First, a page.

The Path 15
-The second paragraph.
-Widening our focus
-Me and You
-A moral imperative
As we know the second paragraph consists of another couplet. If you believe that your life does
not end with death, you must bring into agreement what you think with what you feel and what
you do. All must advance toward coherence, toward unity. The first sentence of this pair is (yet
another) conditional statement and addresses those who believe that death doesn’t stop
everything. That is, someone who feels that even with the death of their own body there is
something that continues (which they care about). It doesn’t specify what they think transcends.
Perhaps it’s their soul, their family and friends, society, the class struggle, life on the Earth; or
something else. And with the affirmation of that continuity, with the fact of that future, it is
incoherent to think one thing, feel another and do a third. Acting coherently is coherent with
acknowledging there is a tomorrow that you care about and that you can, perhaps, influence.
And if that is so you must bring into agreement what you think with what you feel and what you
When we read the second sentence in this second couplet of the Path: Everything must advance
toward coherence, toward unity, shall we understand it only as a way of reaffirming that previous
conclusion, i.e. that I need to create agreement (unity, coherence) in my life? It could certainly
be read that way, but to me it seems like an invitation to shift out of my personal concerns, my
thoughts, my feelings, my actions. It points me to a wider project, or at least reminds me of
something that should have been obvious since the beginning; I do not exist alone. I live with
and among others. And these others are not simply a mass of individuals, any more than they
are a mass of biological material — though of course they are also that. But, each one of us is
also a member of a society, of a particular culture, a given neighbourhood, a specific family, etc.
Each of us is also a member of a specific generation coexisting with other generations in the
same historical moment.
Does my orientation towards unity imply I want everyone to share, agree with, or
copy my feelings, my thoughts, and my actions? Does it imply an interest in
transforming that multi-faceted diversity into a featureless homogeneity? As Silo said
in The Healing of Suffering: There are other forms of violence that are imposed by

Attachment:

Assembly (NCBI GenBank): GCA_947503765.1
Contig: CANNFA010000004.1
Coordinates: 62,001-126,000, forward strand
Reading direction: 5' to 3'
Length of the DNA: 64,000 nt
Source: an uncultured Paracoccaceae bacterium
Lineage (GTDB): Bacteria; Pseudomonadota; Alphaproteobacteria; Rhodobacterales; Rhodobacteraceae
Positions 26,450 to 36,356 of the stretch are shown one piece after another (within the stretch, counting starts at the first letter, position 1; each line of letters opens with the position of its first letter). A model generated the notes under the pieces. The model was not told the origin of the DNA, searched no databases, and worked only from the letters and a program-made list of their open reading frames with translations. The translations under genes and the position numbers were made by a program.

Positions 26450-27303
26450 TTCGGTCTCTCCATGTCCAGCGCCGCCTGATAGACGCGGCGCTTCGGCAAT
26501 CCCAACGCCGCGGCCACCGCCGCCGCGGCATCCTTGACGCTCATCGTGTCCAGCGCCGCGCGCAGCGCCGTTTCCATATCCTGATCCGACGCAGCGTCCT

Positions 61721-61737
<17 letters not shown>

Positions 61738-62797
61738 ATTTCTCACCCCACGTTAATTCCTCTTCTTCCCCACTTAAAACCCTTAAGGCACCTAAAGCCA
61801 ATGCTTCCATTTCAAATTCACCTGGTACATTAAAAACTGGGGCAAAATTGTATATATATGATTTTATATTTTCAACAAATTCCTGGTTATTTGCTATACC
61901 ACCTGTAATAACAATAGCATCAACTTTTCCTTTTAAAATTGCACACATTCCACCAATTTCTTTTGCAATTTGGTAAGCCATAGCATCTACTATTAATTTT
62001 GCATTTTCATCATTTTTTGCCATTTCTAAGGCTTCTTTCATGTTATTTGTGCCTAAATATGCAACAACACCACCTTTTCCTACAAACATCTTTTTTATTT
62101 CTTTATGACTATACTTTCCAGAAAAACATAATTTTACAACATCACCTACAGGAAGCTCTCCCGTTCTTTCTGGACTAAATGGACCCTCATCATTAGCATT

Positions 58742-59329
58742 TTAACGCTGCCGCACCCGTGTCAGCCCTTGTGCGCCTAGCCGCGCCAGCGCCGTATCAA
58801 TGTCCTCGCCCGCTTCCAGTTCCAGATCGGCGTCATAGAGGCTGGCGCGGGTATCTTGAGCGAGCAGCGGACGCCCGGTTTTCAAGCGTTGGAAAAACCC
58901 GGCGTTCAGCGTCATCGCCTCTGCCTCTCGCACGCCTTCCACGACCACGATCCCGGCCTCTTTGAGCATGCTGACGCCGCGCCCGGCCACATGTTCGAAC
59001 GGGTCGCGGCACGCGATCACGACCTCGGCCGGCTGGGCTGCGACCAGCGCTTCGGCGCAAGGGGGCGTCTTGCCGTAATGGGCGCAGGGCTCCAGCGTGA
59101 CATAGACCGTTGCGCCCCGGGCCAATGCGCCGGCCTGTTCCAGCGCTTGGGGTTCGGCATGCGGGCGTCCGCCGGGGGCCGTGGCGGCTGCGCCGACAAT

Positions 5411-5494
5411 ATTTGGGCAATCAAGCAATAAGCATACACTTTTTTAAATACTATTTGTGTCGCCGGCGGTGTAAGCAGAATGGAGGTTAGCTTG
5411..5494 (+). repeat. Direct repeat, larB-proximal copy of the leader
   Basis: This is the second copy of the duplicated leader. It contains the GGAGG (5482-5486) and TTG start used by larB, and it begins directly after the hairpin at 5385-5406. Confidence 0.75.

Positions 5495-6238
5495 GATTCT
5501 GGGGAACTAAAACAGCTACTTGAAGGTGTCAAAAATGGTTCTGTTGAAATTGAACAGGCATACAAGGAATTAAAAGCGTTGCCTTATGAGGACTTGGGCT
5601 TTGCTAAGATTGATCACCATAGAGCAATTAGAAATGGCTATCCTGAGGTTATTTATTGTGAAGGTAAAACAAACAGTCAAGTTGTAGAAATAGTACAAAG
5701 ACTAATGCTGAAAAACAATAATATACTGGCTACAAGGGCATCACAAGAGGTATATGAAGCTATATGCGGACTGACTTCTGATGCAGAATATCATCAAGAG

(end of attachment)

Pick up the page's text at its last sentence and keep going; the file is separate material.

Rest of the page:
the Philistine morality. You wish to impose your way of life upon another; you wish to
impose your vocation upon another. But who has told you that you are an example
that must be followed? Who has told you that you can impose a way of life because it
pleases you? What makes your way of life a model, a pattern that you have the right
to impose on others? This, then, is another form of violence.
We find Silo exploring the idea of “the other” on various occasions and in various ways (as
exemplified in works as varied as the Internal Landscape, and Regarding What is Human). In
Madrid, at the first of the public rallies held in 1981, Silo spoke of the “supreme moral act” of
treating others as we want them to treat us. He pointed out that: “If, as individuals, we want the
best for ourselves, we are required by that moral imperative to give our best to others as well.”
And then he asked: “And who are these ‘others’”? Answering himself he responded. “Others are
those closest to me, and it is there with them that my real possibilities of giving and changing
things lie. And if my possibilities of giving and changing things should span the world, then the
whole world will be ‘those closest to me.’”
Of course, this possibility of extending our reach to a greater world is not a neutral possibility, it is
part of the moral imperative of treating others as we would be treated. It is not helpful to pretend
to be able to do more than we can. But it is not enough to say this is all I can do. The need to
change in order to answer the needs around us (which is for us also a need) is inescapable. It
remains as a task and a challenge to each and is synthesized in the call to Humanize the Earth.
It’s a challenge that is echoed in the last words of chapter XI of the Internal Landscape: “Thus, if
your mission is to humanize the earth, strengthen your hands, hands of a noble laborer.”